New Add-Ons for Your Publishing Matrix

A Publishing Matrix is a tool we use to help nonprofits create an organizational process for their online communications. Basically, it is a grid that lays out the content an organization publishes online as well as the channels where the content is published. Think of it as the skeleton of your communication’s plan. Here’s a quick view of a sample Publishing Matrix:

To learn more about how to create a Publishing Matrix, read the Social Source Commons blog, What is a Publishing Matrix? or use the online tool, Build a Publishing Matrix.

In the Publishing Matrix, an “X” symbolizes an action taking place. In the grid, you place an X in the communications channel that needs to be updated with the corresponding content info. For example, if you typically place an event announcement (content type) on your website, blog, and Facebook (communication channels), place an X in those 3 columns.

Naturally, since each organization is different, the channels and content types will vary from matrix to matrix. Not only will the content types be different, but you can also switch up the layout of the matrix to make it work better for you.

We highly recommend you shape or hack the Publishing Matrix based on the needs of your organization!

Here are four common hack examples and tips we’ve picked up along the way to help you get started:

Instead of an X, add sample content.
Example: What does a tweet look like?

Add example content in the matrix instead of an “X”. Check out the tweets!


Generally, it is great to use the same content across your multiple online channels. But, it’s good to change the tone and voice of the content based on what is appropriate for each channel. Twitter and Facebook have a more social tone than your website or email. Set up general guidelines for each channel in your Publishing Matrix by adding example content. Remember: Think about your Audiences and Goals for the channel before you start!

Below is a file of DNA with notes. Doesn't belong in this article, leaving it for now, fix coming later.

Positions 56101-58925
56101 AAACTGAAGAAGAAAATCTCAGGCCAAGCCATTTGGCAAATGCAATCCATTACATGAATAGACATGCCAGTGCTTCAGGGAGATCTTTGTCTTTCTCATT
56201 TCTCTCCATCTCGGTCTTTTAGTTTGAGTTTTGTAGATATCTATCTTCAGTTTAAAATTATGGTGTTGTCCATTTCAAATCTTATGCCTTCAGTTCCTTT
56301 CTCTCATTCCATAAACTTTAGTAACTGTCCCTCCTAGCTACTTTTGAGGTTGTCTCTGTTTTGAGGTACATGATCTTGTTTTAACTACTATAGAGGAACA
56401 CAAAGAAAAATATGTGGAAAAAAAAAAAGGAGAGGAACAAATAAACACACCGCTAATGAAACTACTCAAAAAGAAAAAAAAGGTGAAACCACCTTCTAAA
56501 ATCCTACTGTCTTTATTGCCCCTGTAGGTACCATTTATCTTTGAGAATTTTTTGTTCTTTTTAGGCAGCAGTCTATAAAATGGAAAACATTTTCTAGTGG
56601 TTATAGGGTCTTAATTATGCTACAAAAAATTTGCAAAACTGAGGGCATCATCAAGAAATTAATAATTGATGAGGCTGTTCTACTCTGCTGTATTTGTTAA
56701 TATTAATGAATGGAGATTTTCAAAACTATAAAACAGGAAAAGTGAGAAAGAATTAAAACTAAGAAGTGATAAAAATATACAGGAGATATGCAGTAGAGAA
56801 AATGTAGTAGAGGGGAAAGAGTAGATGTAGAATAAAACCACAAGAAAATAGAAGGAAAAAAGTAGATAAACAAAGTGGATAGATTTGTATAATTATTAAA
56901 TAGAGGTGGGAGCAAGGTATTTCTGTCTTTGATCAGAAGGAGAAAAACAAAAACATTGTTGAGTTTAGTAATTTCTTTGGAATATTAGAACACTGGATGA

Instead of an X, add a workflow.
Example: What steps do I need to take to get something done?

Include a workflow in your Publishing Matrix to show what steps need to happen to get something done. By including the steps, the Publishing Matrix becomes a useful organizational asset especially if you leave your position or hire a new employee.

A content type can be a communications channel too.
Example: e-newsletter

This can sound confusing at first. Remember, on the Publishing Matrix all the columns are labeled with your communications channels (email, website, YouTube) and the rows list the content type you share with your audience (events, publications, blogs). Sometimes, a content type, like an e-newsletter, is also a channel type because you place information into the e-newsletter. Feel free to reuse any categories as a content type and a channel type when it makes it easier for you.

Assign channels to people.

Some organizations have different people in charge of communications. To help the flow of communication, label who is responsible for each channel.


A Publishing Matrix gets everyone at your organization on the same page and lets them know what’s up with your online communications. After you’ve defined your online communications, you can even start to think about adding in your offline channels like texts, calls, letters, or paper newsletters to develop a complete communications strategy as part of the infrastructure of your nonprofit!

Do you use a publishing matrix or something like it to organize your online communications? Know other ways to hack the matrix to make it unique? Please share below!

More Publishing Matrix Resources: